corner graphic   Hi,    
ver. 2.0.19.11.13
Finding the new version too difficult to understand? Go to classic.studylight.org/

Bible Commentaries

Sutcliffe's Commentary on the Old and New Testaments
Proverbs 19

 

 

Verses 1-29

Proverbs 19:1. Better is the poor that walketh in his integrity, in simplicity and honesty of heart, than a fool whose tongue is perverse, and whose body is swoln with corpulency. The contrast of men’s conditions, and their diversity of moral character, suggest a world of ideas respecting the conduct and issues of life.

Proverbs 19:2. That the soul be without knowledge, it is not good. The human mind, godlike in its powers, is worthy of culture. In the year 1780, the county of Dorset was infected with a gang of thieves; at length the gentlemen rose upon them, and hanged ten. The Ordinary procured for them ten prayer-books, and read prayers to them daily. He observed, as he states in a pamphlet, that they did not use the books! He found on enquiry that not one of them could read. This was the case with the poor Irish, drawn into rebellion in the year 1797. This was the case with the untutored French, who on the breaking out of the revolution in 1789, filled their country with bloody atrocities, and degraded its cosmography by burning two hundred and seventy three gentlemen’s seats. Now the French have established, after the example of England, forty thousand schools in the different communes. We now agree with Solomon, that “the feet of the untutored poor haste to sin.”

Proverbs 19:5; Proverbs 19:9; Proverbs 19:28. A false witness shall not be unpunished. Our old law was that he shall lose his ears. See on Proverbs 14:5.

Proverbs 19:6. Many will entreat the favour of the prince. A fine satire on courtiers, who fatigue the ears of princes for preferment.

Proverbs 19:11. The discretion of a man deferreth his anger; and it is his glory to pass over a transgression. Æsop says, when the ass brayed against the lion, Leo at first was very angry; but afterwards considering within himself that it was only an ass, he walked on.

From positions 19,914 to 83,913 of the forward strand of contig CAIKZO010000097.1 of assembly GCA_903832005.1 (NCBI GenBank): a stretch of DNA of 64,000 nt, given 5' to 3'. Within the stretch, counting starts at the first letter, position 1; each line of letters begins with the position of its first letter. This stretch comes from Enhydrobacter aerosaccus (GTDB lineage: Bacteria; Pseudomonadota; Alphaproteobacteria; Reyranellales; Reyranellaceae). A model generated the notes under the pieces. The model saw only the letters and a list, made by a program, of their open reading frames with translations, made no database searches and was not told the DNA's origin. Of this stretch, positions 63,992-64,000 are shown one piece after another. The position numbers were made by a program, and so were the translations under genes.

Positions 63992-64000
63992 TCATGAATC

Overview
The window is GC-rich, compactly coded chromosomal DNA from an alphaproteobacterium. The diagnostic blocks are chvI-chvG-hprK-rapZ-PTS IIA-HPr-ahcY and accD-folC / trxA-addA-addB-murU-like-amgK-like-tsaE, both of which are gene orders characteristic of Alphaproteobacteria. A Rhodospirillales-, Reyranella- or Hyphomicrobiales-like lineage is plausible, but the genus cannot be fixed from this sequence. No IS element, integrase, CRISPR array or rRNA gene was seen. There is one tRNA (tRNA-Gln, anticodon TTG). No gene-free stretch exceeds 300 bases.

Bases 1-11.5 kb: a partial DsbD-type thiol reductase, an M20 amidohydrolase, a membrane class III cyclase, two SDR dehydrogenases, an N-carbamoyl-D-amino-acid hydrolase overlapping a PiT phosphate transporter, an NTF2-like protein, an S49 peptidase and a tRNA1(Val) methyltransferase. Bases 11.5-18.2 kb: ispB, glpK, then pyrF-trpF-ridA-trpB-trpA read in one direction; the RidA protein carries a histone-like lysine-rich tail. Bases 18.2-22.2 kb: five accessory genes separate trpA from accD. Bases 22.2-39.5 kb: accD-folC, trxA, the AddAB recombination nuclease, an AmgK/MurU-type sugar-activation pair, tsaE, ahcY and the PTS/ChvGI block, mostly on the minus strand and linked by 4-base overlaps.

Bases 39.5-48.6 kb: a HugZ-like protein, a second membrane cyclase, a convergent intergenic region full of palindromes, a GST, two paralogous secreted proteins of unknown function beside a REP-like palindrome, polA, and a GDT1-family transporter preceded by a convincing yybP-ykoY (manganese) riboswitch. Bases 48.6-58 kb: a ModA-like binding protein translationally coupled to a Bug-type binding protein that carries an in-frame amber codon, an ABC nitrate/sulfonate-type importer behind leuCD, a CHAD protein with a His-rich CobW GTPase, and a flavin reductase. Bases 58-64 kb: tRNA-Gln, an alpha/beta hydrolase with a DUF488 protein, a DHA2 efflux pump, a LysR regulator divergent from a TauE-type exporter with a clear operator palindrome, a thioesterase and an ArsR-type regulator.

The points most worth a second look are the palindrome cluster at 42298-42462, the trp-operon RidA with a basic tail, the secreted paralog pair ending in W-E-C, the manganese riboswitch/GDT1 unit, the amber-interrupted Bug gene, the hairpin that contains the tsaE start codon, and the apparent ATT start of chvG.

Proverbs 19:12. The king’s wrath is as the roaring of a lion; against political crimes, cowardice in war, or private villanies. David swore in anger that the rich man who had seized the poor man’s ewe lamb should surely die.

Proverbs 19:17. He that hath pity upon the poor lendeth unto the Lord. The earth is the Lord’s, the bread is for the people; to withhold bread from the aged, the sick, and the blind, is to rob the poor, and incur the anger of heaven. “If they cry at all to me, saith the Lord, I will avenge them.” They ask to die, as they have lived, in humble cottages. To send them in their last moments to die in a sort of state-prison, with vagrants and the sweepings of the streets, is to break their hearts.

Proverbs 19:18. Chasten thy son while there is hope. If he steal a toy, make him carry it back; and kindly train him to duty and obedience. Such is the sentiment of St. Paul. Ephesians 6:4.

Proverbs 19:26. He that wasteth his father, by prodigality, and chaseth away his mother, refusing her a home and bread, covers his family with shame, and brings on himself destruction. And this case is the more alarming, because it is common.

 


Copyright Statement
These files are public domain.
Text Courtesy of BibleSupport.com. Used by Permission.

Bibliography Information
Sutcliffe, Joseph. "Commentary on Proverbs 19:4". Sutcliffe's Commentary on the Old and New Testaments. https://www.studylight.org/commentaries/jsc/proverbs-19.html. 1835.

Lectionary Calendar
Wednesday, November 13th, 2019
the Week of Proper 27 / Ordinary 32
ADVERTISEMENT
Commentary Navigator
Search This Commentary
Enter query in the box below
ADVERTISEMENT
To report dead links, typos, or html errors or suggestions about making these resources more useful use our convenient contact form
Powered by Lightspeed Technology